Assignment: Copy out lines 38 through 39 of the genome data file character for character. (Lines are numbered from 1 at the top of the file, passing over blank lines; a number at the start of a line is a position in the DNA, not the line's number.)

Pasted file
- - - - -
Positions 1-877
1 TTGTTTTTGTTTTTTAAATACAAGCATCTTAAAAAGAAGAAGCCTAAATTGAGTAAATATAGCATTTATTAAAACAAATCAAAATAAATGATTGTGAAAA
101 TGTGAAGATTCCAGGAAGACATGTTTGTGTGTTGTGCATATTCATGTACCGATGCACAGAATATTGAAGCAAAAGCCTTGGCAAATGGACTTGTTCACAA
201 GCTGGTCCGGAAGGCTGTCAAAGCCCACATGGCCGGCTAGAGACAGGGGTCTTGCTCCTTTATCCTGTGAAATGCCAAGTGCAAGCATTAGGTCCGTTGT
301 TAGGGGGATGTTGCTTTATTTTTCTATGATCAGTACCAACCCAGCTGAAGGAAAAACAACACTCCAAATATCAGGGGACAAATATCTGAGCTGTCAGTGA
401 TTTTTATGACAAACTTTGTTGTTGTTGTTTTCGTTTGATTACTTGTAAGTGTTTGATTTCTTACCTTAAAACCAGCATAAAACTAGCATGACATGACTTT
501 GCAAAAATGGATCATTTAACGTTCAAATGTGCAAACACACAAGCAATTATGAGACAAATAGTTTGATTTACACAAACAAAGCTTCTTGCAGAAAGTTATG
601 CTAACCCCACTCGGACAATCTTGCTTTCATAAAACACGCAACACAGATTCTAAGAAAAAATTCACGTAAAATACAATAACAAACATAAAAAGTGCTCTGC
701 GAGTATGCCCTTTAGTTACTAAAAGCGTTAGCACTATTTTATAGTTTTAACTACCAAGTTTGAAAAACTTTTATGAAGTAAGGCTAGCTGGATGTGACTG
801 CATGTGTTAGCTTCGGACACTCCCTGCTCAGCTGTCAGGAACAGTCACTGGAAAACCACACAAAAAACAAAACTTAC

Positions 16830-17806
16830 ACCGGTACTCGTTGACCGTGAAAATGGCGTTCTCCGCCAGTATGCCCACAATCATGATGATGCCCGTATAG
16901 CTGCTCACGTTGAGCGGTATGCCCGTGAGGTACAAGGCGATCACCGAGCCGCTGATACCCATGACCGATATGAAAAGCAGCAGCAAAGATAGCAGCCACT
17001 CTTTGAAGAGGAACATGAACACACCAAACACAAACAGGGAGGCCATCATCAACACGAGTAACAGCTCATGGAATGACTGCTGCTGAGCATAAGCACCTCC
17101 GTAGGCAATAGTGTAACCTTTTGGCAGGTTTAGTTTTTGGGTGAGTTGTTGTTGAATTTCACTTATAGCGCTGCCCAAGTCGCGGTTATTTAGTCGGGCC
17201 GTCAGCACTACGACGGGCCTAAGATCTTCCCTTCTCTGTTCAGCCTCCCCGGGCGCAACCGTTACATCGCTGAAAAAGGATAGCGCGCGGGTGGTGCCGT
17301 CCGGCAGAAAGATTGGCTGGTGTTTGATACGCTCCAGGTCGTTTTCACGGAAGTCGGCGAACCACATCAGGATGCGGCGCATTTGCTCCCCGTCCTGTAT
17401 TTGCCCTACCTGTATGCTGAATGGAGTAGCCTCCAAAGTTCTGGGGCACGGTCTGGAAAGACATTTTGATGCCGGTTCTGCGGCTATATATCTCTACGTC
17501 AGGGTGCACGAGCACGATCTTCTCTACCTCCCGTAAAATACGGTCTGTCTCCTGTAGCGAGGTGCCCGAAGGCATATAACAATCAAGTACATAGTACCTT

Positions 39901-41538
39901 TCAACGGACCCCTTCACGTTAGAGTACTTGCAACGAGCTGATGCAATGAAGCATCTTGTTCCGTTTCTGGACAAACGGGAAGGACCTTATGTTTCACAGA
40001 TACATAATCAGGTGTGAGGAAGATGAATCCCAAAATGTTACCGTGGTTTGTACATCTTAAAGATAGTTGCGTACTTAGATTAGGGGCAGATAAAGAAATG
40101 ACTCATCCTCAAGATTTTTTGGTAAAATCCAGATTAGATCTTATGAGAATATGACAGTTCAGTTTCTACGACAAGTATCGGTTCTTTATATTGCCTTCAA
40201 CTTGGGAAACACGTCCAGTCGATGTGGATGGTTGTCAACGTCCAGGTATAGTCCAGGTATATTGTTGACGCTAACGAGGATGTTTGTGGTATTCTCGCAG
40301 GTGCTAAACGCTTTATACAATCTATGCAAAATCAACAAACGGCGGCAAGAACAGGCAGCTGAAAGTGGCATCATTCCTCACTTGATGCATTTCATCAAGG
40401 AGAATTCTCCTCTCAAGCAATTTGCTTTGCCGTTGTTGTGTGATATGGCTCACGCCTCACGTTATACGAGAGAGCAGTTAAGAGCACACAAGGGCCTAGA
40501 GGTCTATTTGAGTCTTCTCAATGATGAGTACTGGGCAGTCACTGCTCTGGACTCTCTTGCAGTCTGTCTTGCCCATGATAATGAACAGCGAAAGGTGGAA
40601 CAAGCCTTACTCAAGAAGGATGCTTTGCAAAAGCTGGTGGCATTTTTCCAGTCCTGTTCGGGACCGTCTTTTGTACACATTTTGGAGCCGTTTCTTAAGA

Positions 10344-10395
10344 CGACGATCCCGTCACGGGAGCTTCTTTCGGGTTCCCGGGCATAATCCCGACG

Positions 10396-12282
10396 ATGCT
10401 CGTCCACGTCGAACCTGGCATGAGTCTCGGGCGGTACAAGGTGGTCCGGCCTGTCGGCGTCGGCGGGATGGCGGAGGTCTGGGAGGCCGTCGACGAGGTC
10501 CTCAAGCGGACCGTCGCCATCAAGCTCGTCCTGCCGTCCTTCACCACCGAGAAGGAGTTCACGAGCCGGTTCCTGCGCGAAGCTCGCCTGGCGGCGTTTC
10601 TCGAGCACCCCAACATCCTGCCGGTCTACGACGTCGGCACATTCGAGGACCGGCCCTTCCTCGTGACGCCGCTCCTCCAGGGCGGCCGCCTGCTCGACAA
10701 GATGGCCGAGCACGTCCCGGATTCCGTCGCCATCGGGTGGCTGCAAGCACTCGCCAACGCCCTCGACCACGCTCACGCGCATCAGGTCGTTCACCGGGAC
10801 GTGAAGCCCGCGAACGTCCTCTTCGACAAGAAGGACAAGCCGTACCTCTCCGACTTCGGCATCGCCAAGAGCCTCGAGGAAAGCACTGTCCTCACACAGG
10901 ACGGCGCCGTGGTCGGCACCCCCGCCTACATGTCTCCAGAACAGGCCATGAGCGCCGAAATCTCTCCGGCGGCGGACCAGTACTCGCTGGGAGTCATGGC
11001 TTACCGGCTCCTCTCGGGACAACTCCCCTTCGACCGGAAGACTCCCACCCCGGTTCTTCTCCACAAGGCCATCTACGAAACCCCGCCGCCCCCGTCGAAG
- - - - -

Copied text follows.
10901 ACGGCGCCGTGGTCGGCACCCCCGCCTACATGTCTCCAGAACAGGCCATGAGCGCCGAAATCTCTCCGGCGGCGGACCAGTACTCGCTGGGAGTCATGGC
11001 TTACCGGCTCCTCTCGGGACAACTCCCCTTCGACCGGAAGACTCCCACCCCGGTTCTTCTCCACAAGGCCATCTACGAAACCCCGCCGCCCCCGTCGAAG